Valentijn van Nieuwenhuijzen is head of strategy for the strategy and tactical asset allocation group at ING Investment Management. He is responsible for formulating the firm’s macroeconomic outlook and fixed-income tactical asset allocation. Focused on tactical allocation between cash, fixed-income, equities, real estate, and commodities, and more particularly between specific fixed-income markets such as treasuries, intergovernmental credits, high-yields, and emerging market debt, his research supports the ING Investment Management global asset allocation team’s allocation decisions. He is a recognized expert on growth, inflation, and central bank policy in the major economic blocks and the global dynamics that influence different regions. Until 2008, as a member of the global fixed-income team he was responsible for formulating the team’s macroeconomic outlook. van Nieuwenhuijzen specialized in international macroeconomics at the University of Amsterdam, where he took his degree in 1998.
What is your view of the growth prospects for developed and emerging economies?
By the start of the fourth quarter of 2010, the global economy, which had picked up to the high single digits following the 2008 crash, had begun to decelerate. Much of that early growth was inventory-driven as companies restocked. As the positive impact from inventories started to wane, fiscal policy, too, turned from a boost to a drag. Developing economies started to tighten fiscal policy to combat inflation, while developed economies in Europe moved to implement fiscal austerity to claw back very substantial deficits.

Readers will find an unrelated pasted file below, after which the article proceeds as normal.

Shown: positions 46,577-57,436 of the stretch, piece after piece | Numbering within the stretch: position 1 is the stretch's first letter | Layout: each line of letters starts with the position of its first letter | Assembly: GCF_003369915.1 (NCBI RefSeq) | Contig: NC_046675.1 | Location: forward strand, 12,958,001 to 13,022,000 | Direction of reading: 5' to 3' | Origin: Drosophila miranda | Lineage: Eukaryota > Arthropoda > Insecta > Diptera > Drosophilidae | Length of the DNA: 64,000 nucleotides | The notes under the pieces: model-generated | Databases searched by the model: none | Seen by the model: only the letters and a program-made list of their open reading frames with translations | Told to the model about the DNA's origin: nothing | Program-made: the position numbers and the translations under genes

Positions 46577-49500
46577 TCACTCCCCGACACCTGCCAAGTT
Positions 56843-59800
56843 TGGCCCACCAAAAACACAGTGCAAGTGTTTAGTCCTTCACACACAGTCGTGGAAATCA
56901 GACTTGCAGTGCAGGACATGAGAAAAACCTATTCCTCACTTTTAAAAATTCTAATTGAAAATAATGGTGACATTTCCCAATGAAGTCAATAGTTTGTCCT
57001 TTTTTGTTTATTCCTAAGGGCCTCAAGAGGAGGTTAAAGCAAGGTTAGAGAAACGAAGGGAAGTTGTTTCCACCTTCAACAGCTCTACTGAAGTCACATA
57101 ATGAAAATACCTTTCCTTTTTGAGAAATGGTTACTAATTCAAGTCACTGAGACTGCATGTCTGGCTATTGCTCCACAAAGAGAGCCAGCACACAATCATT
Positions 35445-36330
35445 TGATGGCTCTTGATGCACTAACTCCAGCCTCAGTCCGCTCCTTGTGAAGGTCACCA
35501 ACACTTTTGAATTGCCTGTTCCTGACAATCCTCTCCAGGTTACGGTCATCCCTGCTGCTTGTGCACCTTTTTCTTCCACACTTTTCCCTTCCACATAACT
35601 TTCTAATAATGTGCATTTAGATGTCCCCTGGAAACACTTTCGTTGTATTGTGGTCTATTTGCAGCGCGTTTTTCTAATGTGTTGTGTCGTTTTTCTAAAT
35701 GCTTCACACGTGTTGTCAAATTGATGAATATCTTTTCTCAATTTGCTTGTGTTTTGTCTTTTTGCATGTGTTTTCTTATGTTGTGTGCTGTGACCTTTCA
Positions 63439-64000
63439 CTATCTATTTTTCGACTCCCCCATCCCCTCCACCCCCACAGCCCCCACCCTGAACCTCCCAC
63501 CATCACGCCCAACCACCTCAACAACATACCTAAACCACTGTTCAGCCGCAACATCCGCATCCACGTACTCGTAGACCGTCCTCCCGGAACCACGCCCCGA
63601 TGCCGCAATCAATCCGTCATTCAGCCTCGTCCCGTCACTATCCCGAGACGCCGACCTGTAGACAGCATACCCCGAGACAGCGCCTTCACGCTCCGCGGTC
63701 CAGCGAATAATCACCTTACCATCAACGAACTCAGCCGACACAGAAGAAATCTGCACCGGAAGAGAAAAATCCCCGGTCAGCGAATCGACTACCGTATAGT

This left private demand to take over the baton. While the prospects for emerging markets continue to be good, with signs of increased private consumption, developed economies have been struggling as far as both the consumer and private enterprise are concerned.
Over the past two years savings rates in the developed countries have increased substantially, taking money out of the economy, while the corporate sector has witnessed sharp improvements to its collective balance sheet. This leaves the private sector in a position to produce a cyclical increase in demand as low stocks of capital and durable goods come up for replenishment.
However, there are clear signs that this cyclical increase is having trouble getting off the ground. Business confidence remains weak, especially in the United States, which suggests that companies will be reluctant to drive demand via investment. This creates a difficult set of self-reinforcing circumstances, with the soft labor market conditions in the United States in particular causing consumers to worry about unemployment, while businesses are not hiring due to worries about final demand.
Some room for hope has emerged, however, as US labor market and consumer spending dynamics have improved recently. Moreover, fiscal policy will be more supportive in 2011 than was expected until recently. This suggests that growth will be above 3% this year. Importantly, however, this will not bring the US economy back to equilibrium any time soon, and therefore disinflation will likely persist.
Also positive is that the Eurozone economy has proved to be surprisingly resilient in the face of sovereign turmoil, with Germany as the clear outperformer. We expect momentum in the Eurozone to get some headwinds from fiscal austerity in the peripheral countries. However, this could be cushioned somewhat by preliminary signs of life in core domestic demand.